It is clear to see that the third generation king gave in to hubris of good character and good intentions. Good intentions, however, are not substitutes for good thinking because the question is, “should a good king come to the aid of neighbor king who is oppressing his own people?”
If a king is good to his own people, yet chooses to come to the aid of a neighbor king who is oppressing his own people he perpetuates suffering within another kingdom. It is hubris then for a king to come to defense of another merely because their kingdoms lie in close proximity to one another.
Hubris is one of the most dangerous outcomes of success at good stuff, or success at bad stuff. People who steal for pleasure and are good at it tend to develop hubris, eventually get caught. People who stop valuing others around them because they increasingly attribute all of their success to themselves eventually crash and burn.
Hubris that is outgrowth of success is perhaps the most dangerous pitfall whenever societies or civilizations enjoy growth, prosperity, success.
People who believe in God, and believe they are special to God sometimes engage in battles already abandoned by the God in whom they believe. While caught up in hubris of how special they are, they lose sight of the fact that their God has determined nothing good can come out of engagement in the specific battle in question. You see, if God truly exists there must be good purpose to His actions, else we might as well ignore Him and try to be god to ourselves. What good is there in honoring and worshiping a capricious god? A god who blesses you today only so he can yank it all away tomorrow? Is it not better to engage him or her in battle and die fighting? There is more certainty in knowledge of the fact that whatever it is you have you yanked from him, and he would have to fight his heart out to get it back. Like the Greeks would say (I paraphrase), “A good death is better than a life of ignominy.” This was the reason Sparta and eventually the rest of Greece refused to bow to Artaxerxes. Artaxerxes was not going to be satisfied with tribute in gold and leaving of the people alone, Artaxerxes desired to enslave. “A good death is better than a life of ignominy” is rationale for every righteous revolution which ever has occurred on face of this earth. Only in presence of a beneficent God does honoring of God as Creator have any meaning whatsoever.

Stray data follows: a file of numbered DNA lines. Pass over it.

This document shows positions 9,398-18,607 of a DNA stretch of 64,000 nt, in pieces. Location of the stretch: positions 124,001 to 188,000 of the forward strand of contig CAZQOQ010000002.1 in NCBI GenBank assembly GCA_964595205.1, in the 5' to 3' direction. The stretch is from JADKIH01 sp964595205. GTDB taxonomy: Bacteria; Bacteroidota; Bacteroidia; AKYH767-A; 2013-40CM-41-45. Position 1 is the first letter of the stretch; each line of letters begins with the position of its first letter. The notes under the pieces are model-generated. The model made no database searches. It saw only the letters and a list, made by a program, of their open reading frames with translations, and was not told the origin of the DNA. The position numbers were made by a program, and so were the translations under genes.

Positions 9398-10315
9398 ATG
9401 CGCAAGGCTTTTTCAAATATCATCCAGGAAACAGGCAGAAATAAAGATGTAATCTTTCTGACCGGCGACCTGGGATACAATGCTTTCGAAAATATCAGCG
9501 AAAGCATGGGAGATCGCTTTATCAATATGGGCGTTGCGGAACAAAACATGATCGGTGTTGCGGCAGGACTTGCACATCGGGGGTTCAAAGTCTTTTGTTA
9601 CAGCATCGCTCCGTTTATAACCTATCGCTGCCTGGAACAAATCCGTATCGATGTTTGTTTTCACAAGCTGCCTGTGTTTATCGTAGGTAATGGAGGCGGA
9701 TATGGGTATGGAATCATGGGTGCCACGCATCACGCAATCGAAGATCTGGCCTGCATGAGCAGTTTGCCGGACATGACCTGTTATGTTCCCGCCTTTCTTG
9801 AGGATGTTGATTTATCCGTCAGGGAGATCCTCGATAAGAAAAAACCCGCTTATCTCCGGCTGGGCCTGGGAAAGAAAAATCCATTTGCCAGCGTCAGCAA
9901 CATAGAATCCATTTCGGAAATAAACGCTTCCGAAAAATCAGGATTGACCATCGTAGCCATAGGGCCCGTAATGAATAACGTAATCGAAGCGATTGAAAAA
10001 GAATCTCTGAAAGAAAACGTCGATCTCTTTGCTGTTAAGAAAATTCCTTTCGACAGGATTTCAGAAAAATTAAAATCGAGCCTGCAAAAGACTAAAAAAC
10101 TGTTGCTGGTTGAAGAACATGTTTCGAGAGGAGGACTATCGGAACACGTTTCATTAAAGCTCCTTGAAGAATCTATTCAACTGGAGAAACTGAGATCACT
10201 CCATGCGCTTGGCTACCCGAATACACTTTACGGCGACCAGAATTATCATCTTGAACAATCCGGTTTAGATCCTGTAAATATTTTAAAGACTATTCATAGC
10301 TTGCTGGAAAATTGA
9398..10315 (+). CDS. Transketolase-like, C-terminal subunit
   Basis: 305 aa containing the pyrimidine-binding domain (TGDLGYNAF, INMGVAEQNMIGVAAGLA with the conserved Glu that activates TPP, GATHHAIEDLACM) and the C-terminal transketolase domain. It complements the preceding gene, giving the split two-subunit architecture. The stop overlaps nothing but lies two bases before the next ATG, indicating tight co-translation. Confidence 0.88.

But then I digress.
Watch out for hubris in your decisions, attitudes, choices, actions, beliefs, interactions with others. Hubris is not same as confidence. Hubris can be especially inferred whenever a person is aware of contradictions in their actions, yet chooses to proceed with course of action. Contradictions can be between beliefs and actions, right and wrong, evidence contrary to course of action, knowledge of how actions embarked on largely are detrimental to everyone except the decision maker etc.
The third generation king in this story? Disguised himself to go into battle, always a disgraceful ploy for a great king to employ. Clearly then the king was aware of contradictions in his actions, yet chose to proceed with set course of action. Many kings have lost their way in past to hubris, kings too many to mention. You would be wise to keep hubris at bay in spheres within which you, in your own little or great way, can be deemed a king, or a king in making.